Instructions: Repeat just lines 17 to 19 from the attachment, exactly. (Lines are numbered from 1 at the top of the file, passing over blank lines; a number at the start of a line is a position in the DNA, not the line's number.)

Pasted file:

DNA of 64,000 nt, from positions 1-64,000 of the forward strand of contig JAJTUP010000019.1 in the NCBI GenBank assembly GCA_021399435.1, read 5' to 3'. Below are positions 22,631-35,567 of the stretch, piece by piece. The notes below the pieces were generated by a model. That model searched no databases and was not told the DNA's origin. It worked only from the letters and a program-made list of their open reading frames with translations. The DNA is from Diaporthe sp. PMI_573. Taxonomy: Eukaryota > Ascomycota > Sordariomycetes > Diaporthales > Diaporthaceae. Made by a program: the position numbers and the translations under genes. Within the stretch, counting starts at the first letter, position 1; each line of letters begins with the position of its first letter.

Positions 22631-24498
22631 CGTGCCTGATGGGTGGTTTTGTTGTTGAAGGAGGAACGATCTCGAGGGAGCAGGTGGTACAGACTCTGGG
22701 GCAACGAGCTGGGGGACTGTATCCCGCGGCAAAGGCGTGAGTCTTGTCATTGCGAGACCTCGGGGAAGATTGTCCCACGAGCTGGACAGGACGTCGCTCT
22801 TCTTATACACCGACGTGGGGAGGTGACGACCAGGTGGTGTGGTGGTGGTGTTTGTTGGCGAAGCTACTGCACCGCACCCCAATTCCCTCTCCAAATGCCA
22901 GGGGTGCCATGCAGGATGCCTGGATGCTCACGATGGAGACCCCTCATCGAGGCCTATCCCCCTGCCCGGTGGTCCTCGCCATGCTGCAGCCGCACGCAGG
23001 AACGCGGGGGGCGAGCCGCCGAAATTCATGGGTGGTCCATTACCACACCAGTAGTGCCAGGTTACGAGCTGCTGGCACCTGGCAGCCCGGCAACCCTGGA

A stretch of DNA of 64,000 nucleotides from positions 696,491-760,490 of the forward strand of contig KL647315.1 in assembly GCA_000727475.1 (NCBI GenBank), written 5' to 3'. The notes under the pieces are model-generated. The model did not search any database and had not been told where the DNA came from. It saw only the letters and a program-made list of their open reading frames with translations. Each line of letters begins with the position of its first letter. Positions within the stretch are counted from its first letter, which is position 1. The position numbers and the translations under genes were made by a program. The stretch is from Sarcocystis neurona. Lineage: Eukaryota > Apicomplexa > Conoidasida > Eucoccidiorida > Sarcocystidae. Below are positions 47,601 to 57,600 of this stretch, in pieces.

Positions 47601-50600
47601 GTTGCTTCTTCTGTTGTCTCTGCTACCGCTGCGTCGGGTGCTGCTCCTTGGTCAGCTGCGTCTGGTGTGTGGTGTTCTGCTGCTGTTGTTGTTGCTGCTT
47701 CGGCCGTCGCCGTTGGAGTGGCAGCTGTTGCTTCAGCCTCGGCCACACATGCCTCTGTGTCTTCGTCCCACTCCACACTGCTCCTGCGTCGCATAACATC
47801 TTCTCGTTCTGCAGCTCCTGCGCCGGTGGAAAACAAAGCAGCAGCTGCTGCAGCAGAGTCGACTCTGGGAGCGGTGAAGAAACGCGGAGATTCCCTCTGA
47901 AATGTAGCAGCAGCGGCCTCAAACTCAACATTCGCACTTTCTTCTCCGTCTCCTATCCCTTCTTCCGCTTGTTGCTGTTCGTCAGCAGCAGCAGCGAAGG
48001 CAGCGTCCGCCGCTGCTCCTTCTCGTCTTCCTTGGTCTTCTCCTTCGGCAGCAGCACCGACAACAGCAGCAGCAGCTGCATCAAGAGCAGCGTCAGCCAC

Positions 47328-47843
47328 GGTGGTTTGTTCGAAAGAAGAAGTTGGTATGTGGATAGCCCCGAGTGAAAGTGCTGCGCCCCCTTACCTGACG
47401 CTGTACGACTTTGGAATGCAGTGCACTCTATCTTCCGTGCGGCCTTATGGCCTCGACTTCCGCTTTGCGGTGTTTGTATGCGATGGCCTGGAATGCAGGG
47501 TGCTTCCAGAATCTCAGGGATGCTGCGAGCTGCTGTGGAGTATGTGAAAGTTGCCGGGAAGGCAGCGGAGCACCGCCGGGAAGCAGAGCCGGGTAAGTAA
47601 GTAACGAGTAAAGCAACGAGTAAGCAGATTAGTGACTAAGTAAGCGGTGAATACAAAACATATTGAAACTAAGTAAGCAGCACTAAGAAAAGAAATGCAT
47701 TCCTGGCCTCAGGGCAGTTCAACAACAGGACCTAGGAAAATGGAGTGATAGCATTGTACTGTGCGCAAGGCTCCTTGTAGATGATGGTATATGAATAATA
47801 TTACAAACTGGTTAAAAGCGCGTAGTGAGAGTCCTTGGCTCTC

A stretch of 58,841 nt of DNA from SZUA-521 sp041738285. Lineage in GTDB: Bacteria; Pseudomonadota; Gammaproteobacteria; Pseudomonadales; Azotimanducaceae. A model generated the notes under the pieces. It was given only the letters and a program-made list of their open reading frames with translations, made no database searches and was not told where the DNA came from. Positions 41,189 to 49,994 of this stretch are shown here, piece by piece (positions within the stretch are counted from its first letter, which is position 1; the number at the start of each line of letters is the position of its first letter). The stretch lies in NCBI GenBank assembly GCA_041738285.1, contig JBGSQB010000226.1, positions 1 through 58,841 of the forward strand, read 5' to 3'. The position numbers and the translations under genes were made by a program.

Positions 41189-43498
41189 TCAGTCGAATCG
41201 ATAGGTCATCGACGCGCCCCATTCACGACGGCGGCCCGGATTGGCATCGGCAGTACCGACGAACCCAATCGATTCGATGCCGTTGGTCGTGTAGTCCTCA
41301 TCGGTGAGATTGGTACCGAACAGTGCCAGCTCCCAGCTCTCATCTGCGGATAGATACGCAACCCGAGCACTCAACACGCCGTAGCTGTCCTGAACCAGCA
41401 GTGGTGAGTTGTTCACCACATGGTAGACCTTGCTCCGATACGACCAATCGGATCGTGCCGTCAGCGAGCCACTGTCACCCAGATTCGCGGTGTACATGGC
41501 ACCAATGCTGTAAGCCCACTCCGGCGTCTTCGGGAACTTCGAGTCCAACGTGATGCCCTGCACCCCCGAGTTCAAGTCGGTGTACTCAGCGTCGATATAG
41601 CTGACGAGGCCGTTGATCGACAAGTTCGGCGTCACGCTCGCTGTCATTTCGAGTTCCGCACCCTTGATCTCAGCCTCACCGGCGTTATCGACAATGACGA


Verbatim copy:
47401 CTGTACGACTTTGGAATGCAGTGCACTCTATCTTCCGTGCGGCCTTATGGCCTCGACTTCCGCTTTGCGGTGTTTGTATGCGATGGCCTGGAATGCAGGG
47501 TGCTTCCAGAATCTCAGGGATGCTGCGAGCTGCTGTGGAGTATGTGAAAGTTGCCGGGAAGGCAGCGGAGCACCGCCGGGAAGCAGAGCCGGGTAAGTAA
47601 GTAACGAGTAAAGCAACGAGTAAGCAGATTAGTGACTAAGTAAGCGGTGAATACAAAACATATTGAAACTAAGTAAGCAGCACTAAGAAAAGAAATGCAT